Tuesday, October 21, 2014

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The Zimbabwe Sanctions Never Worked

The EU removed sanctions on some of Zimbabwe's elite this week. It should drop the rest as soon as possible. They have been a complete failure.
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President Robert Mugabe (right) shares a joke with President Jacob Zuma of South Africa (left). Photograph by GovernmentZA.

On Monday, the European Union further pared down its list of Zimbabwean sanctions, suspending so-called 'targeted measures' against eight members of the country's political and military elite. Sanctions on President Robert Mugabe and his wife remained in place.

Since their imposition in 2002, EU sanctions have both expanded and contracted in size and scope, and have ultimately showcased EU foreign policy at its most ineffective and increasingly unjustifiable.

Sanctions against Zimbabwe have failed completely. That may seem like a bold statement, but the main thing militating against it is the awkward fact that to demonstrate a policy’s failure, one must first be able to articulate what that policy was intended to do. When it comes to EU (as well as US, Canadian and Australian) sanctions against Zimbabwe, that's not an easy task.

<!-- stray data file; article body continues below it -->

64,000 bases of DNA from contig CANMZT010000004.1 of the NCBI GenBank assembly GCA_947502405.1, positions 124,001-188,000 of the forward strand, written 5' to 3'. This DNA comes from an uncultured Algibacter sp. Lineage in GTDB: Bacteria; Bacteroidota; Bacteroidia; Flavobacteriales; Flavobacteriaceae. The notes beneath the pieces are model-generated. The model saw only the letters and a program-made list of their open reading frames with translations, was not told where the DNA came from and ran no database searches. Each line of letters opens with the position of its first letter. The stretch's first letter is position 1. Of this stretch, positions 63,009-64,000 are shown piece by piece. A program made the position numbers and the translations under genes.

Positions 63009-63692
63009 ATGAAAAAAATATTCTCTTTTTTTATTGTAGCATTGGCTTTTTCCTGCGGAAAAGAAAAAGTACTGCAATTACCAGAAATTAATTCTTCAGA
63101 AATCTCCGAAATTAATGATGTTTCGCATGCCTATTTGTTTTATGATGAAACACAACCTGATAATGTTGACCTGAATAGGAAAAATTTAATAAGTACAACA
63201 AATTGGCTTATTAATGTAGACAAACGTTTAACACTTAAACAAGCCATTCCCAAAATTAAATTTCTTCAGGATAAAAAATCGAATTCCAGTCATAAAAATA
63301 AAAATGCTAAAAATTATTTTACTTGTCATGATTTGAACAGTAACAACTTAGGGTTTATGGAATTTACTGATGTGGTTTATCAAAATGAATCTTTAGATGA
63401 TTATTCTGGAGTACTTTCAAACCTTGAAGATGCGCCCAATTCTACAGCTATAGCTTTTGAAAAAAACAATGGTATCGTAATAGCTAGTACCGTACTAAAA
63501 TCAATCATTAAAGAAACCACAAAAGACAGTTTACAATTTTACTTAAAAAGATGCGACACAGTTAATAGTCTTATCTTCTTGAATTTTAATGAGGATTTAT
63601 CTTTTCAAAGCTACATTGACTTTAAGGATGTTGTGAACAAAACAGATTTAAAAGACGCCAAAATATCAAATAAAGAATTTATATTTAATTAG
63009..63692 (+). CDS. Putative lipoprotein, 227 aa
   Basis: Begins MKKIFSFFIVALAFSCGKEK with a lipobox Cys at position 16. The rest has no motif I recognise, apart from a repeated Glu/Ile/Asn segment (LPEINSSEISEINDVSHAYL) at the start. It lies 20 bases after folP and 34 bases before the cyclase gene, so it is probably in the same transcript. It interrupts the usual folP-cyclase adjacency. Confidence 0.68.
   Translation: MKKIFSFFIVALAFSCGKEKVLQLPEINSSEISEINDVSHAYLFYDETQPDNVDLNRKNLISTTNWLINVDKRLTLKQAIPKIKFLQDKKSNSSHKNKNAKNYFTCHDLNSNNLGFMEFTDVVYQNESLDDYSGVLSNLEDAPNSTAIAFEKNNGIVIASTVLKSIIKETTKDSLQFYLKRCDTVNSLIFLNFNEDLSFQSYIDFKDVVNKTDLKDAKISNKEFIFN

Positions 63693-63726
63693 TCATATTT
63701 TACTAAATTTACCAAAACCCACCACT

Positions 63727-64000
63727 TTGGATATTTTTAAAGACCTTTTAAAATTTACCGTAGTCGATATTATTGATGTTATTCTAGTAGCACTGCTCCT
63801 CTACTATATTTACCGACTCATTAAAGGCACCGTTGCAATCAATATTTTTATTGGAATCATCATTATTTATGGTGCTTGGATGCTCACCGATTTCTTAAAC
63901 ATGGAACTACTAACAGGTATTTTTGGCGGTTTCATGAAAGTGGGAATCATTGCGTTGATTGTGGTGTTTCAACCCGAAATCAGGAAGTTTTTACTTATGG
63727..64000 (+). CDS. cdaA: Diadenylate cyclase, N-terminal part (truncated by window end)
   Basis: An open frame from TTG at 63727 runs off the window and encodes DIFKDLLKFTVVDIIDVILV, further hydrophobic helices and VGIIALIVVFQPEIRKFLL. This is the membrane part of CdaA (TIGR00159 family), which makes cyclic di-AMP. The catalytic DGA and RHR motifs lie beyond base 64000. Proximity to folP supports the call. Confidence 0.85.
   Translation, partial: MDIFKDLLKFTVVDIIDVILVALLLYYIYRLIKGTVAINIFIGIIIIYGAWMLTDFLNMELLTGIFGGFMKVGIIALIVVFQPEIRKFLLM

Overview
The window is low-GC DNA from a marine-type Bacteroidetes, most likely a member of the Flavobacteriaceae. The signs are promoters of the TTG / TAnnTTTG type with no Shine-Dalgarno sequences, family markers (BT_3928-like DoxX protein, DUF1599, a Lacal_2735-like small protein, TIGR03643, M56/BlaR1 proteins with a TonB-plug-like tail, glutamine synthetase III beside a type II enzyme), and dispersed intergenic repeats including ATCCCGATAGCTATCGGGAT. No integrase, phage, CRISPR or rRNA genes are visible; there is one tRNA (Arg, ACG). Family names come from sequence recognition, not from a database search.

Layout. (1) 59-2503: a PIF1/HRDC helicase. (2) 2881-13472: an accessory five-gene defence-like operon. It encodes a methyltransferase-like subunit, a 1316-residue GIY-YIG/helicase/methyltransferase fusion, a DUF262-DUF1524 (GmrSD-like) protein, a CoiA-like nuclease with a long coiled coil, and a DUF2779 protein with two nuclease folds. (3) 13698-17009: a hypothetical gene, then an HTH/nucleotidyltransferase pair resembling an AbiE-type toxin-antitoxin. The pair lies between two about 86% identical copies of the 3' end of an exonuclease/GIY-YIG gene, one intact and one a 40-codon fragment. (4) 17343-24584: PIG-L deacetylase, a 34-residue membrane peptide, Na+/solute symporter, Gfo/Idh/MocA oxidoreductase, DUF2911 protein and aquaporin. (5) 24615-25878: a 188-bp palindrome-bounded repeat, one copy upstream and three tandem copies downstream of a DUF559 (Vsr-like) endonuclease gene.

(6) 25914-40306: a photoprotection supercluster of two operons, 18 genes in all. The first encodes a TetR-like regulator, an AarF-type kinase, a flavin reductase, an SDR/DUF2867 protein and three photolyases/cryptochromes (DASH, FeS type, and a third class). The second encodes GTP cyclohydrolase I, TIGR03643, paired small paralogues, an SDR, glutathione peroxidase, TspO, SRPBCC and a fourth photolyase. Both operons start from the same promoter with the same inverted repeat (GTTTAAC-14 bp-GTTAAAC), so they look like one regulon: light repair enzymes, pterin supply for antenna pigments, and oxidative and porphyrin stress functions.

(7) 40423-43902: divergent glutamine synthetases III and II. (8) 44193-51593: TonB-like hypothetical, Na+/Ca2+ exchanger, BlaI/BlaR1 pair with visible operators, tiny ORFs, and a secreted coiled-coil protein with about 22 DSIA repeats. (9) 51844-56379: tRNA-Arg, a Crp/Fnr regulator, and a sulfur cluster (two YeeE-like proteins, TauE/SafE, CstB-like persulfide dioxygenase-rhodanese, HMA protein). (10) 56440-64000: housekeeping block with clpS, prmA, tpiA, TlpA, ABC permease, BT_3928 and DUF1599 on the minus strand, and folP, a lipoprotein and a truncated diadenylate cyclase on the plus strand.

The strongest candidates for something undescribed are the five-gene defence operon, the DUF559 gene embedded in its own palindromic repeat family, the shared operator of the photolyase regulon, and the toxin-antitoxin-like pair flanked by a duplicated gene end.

What's the point of sanctions?

Let's start by turning the clock back to 14 June 2004 when Tony Blair informed the UK House of Commons that: “these measures and sanctions…are of limited effect on the Mugabe regime. We must be realistic about that. It is still important that we give every chance to, and make every effort to try to help, those in south Africa − the southern part of Africa − to put pressure for change on the Mugabe regime, because there is no salvation for the people of Zimbabwe until that regime is changed.”

This was classic Blair, underlining several crucial aspects of his approach to Mugabe: the idea of "regime change", the missionary zeal to pursue "salvation", the pragmatism to recognise that sanctions are actually ineffective, and the conviction that it is the Southern African Development Community (SADC) which holds the key diplomatic position. (Such statements, combined with what we already know of Blair’s foreign policy lend plausibility to former South African president Thabo Mbeki’s recent claim that the former British prime minister urged South Africa to assist military action to overthrow Mugabe.)

If we use Blair’s stated goal of regime change as the metric against which to judge the success or failure of 12 years of sanctions, there can be only one judgement: abject failure. British prime ministers have come and gone, and Mugabe has seen them one by one (five and counting). It is hard to imagine Mugabe leaving office, except at a time of his own choosing or when age and infirmity finally take their toll.

Furthermore, the inconsistently-enforced partial asset freeze and travel ban on Mugabe and his wife is hardly any easier to defend on the grounds that it does anything to foster democracy, the rule of law and respect for human rights − which is the broader justification for the EU measures. Blair’s defence of sanctions suggested that they helped to support SADC-mediated change. But Mugabe has used the presence of Western sanctions to deft rhetorical effect at every opportunity, and SADC-mandated facilitators have repeatedly called for the removal of sanctions, seeing them as an obstacle to progress.